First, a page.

Papa’s Famous Catfish Bait Recipe

Let me tell you a story of my Papa's catfish bait.

I recently visited my grandparents and had to help Papa clean out his tool shed.

While I was moving a toolbox around, I knocked over and broke a glass bottle and was quickly hit with an absolutely disgusting smell. I couldn’t pinpoint it but I knew it was vaguely familiar.

A few minutes later Papa came around to see how things were going and saw me gagging from the smell. He just laughed and said I see you found my “special blend” homemade catfish bait. That’s when the memory if the smell hit me.

When I was a kid, my family would take a week-long camping trip at the end of October, to Lake Sam Rayburn, deep in the Piney Woods National Forest of East Texas. Every morning, around 4:00 am, we would take the boat out and run all of our trotlines on the misty black water of the lake. I remembered the tendrils of mist that would curl around and into the boat and the faint rustling of animals at the water’s edge as they came for a morning drink.

Of all these things I remember the smell the most. My Grandpa would make his special blend of catfish “cheese” in January of each year and would let it sit and get “ripe” as he called it, until our camping trips. As a child, I would get as far to the back of the boat as possible but nothing would escape that smell. You would have that lingering odor on you for days on end. I could never believe it when we would pull up hundreds of pounds of catfish, a few alligator gar, the occasional snapping turtle, and even more rare, an actual alligator. Whatever it was that made it smell so rancid was the same thing that made it irresistible to the fish.

It wasn’t until years later that I finally got ahold of my papa’s recipe for both his cheese bait as well as his “blood ball bait”. These recipes and catfishing technique have served my family quite well over the last few decades. Now, I want to share them with you.

Papa’s “Special Blend” Catfish Bait

What you need:

  • Mason jar (Papa would use an old mayonnaise jar)
  • 1lb of cheese spread (preferably cheddar) the cheaper the better
  • 8 oz. of beef blood
  • 1 container of minced garlic
  • Sawdust
  • Sponge
  • Popsicle stick
  • An out-of-the-way place allow it to ripen

Here's How to Make It

Step 1. Warm the Cheese

Allow the cheese to warm up either about 20-40 seconds in the microwave or a few minutes in the sun.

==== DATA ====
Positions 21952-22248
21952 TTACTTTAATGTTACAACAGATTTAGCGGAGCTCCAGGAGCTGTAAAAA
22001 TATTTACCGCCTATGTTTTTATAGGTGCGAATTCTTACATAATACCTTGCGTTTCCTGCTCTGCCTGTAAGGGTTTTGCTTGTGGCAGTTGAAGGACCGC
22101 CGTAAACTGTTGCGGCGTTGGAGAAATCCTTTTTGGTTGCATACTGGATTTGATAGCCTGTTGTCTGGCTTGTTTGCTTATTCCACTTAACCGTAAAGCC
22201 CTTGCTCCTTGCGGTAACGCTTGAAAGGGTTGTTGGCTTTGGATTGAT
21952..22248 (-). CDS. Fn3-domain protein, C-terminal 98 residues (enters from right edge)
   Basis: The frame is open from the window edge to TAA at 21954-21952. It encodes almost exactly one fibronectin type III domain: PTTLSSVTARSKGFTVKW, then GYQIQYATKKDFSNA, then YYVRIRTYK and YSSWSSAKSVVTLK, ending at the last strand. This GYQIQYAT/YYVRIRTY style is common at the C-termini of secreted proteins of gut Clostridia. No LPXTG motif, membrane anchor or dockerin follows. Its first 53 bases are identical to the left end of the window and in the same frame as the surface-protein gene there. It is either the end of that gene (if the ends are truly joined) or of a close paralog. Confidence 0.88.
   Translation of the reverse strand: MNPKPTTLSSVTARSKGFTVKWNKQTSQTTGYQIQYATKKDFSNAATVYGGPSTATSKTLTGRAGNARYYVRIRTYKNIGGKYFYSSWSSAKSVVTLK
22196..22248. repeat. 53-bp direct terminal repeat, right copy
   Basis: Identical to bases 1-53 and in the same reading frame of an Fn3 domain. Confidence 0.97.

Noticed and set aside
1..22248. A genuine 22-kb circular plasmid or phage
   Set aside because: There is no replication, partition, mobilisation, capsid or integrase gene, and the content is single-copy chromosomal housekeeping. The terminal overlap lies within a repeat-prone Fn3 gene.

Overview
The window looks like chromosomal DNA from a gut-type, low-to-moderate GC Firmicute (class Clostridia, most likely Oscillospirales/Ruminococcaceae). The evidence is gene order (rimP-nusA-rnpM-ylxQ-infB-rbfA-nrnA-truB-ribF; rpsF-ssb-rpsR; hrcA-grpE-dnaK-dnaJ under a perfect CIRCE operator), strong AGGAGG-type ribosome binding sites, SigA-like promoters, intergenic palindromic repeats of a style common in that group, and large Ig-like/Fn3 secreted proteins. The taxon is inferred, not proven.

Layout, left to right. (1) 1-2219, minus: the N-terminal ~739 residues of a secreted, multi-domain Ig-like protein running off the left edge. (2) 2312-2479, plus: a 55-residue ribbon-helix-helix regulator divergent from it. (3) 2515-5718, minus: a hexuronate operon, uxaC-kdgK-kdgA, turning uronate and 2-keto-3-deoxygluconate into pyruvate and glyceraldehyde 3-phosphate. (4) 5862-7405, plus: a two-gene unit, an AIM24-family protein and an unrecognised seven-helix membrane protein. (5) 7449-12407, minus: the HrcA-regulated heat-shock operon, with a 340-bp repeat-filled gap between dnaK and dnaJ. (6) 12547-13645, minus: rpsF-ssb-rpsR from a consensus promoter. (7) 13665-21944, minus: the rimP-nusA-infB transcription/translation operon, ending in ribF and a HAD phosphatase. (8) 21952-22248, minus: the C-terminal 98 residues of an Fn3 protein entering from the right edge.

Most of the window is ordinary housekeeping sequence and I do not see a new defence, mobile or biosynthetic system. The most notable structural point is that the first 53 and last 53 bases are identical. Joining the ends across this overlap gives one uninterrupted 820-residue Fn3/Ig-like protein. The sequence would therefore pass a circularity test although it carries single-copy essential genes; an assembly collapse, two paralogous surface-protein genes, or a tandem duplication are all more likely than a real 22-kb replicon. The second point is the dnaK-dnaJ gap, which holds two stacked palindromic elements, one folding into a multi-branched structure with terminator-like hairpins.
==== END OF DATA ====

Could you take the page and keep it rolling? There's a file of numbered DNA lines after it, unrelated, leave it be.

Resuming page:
Step 2. Mix Cheese with Blood and Garlic

Mix the cheese, blood, and garlic into the jar and stir until it’s evenly dispersed and there are no big chunks.

Step 3. Add Sawdust to the Paste

Take the paste you have just made and add some of the sawdust to thicken it. Add a small amount at a time to avoid any big clumps.

Step 4. Make it Tacky

You want to add enough sawdust to make it tacky, almost to the consistency of thick oatmeal.

*If you add too much your bait will dry out and crumble; too little and it will wash off before you can land a fish

Step 5. Seal the Jar

Once you have the right consistency, seal the cap on the jar set it in an out-of-the-way place (preferably one that gets a good amount of sunlight).

Step 6. Let it Sit for a Week

You will want to let it sit for a minimum of a week, but the longer the better. Some of Papa’s bait has sat for 3 years before using it.

Using the Bait:

When it’s time to grab your tackle box and the cheese bait, make sure that you don’t forget the popsicle stick and the sponge.

Once you get to your favorite catfishing hole it’s time to break out the cheese bait. (You may want to cover your nose with a handkerchief to avoid some of the smell)

Cut your sponge into long thin strips and then moisten them to make the sponge more pliable. Wrap the sponge around your hook (a treble hook works best) and make sure that the barbs on the hook catch the sponge so that it will stick to the hook under water.

Use the Popsicle stick to avoid getting the bait on your hands, smear it on the sponge until it is fully saturated.

You want to gently cast and allow the bait to get close to the bottom but not to where it drags as this will pull the bait off the hook.

If you don't feel any bites or catfish lure, pull the bait up about every hour or so and check the sponge, if it looks like most of the cheese has washed off of it, reapply and start over.

So much about my Papa's catfish bait. Check out Walmart's 5 best catfish baits by AnglersEscape:

If you follow the above recipe you should have no trouble pulling in plenty of catfish for a meal. This recipe has worked for my family for a long time and hopefully, it will work for you. There are a ton of other recipes available online using many different ingredients and I would love to know what you use and what works for you.

Do you think this catfish bait will work for you too? Share with us your thoughts in the comments section below!

Up Next: 15 Unconventional Venison Recipes To Try This Hunting Season

Editor’s Note: This post was originally published in October 2012 and has been updated for quality and relevancy.

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